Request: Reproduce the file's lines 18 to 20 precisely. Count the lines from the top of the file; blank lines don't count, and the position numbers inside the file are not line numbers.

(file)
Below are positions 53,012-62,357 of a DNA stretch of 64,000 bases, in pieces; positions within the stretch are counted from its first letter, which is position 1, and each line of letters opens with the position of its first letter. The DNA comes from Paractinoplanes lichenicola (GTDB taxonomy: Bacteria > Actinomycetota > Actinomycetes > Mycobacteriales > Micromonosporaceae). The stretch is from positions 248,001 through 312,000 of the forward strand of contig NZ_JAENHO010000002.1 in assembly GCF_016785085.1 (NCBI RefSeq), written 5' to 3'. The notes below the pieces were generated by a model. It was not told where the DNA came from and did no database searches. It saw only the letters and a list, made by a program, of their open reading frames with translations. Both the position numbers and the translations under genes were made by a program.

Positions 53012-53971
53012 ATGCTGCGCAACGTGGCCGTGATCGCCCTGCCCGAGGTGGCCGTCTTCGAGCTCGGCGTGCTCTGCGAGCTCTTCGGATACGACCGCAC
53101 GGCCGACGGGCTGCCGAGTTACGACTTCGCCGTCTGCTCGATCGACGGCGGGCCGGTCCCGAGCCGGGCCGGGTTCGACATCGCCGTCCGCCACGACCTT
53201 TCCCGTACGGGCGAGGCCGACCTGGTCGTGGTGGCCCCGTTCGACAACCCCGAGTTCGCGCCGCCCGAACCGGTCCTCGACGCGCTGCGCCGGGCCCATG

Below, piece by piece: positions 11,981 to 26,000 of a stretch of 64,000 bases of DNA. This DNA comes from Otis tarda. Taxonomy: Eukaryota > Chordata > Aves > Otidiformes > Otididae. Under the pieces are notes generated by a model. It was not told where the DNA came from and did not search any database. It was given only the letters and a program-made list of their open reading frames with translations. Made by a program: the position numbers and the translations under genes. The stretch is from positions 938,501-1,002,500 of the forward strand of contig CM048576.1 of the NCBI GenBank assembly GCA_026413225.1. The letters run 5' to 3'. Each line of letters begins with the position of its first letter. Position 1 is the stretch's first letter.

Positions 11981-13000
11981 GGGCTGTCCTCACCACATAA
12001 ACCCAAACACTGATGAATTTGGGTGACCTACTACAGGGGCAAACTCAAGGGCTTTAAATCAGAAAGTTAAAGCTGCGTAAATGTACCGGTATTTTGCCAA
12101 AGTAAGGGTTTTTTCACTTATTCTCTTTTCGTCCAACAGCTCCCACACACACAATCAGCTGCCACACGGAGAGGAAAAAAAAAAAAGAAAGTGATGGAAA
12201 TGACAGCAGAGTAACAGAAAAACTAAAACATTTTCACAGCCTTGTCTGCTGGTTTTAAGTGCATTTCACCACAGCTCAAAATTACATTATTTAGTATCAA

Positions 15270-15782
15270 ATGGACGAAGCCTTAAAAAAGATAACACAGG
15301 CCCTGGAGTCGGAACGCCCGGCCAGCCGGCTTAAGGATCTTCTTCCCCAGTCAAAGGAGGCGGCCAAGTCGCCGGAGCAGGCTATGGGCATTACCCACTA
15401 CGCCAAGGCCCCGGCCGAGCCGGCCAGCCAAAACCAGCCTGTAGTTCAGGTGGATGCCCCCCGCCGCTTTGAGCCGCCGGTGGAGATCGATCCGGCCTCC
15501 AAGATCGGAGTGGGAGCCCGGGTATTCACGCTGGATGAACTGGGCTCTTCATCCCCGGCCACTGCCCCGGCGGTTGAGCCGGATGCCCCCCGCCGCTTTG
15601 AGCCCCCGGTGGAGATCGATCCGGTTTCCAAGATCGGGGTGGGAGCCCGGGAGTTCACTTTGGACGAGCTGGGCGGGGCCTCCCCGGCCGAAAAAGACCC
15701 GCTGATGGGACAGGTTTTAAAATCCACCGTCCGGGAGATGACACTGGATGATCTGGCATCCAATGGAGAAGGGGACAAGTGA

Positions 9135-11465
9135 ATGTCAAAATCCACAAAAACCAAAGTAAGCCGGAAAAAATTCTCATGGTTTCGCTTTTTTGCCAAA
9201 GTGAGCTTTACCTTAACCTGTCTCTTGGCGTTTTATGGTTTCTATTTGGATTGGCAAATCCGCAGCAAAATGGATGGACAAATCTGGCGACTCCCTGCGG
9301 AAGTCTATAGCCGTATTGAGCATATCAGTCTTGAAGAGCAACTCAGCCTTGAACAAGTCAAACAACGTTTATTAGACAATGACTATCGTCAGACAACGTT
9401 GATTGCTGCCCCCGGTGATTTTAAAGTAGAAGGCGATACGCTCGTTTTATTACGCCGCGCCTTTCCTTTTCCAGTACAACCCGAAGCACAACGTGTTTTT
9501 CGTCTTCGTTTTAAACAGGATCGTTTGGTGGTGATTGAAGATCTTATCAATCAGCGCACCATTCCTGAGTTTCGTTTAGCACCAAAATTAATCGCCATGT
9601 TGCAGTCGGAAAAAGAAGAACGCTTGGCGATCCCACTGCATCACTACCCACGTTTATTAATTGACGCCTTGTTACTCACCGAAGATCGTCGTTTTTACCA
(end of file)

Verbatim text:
15701 GCTGATGGGACAGGTTTTAAAATCCACCGTCCGGGAGATGACACTGGATGATCTGGCATCCAATGGAGAAGGGGACAAGTGA

Positions 9135-11465
9135 ATGTCAAAATCCACAAAAACCAAAGTAAGCCGGAAAAAATTCTCATGGTTTCGCTTTTTTGCCAAA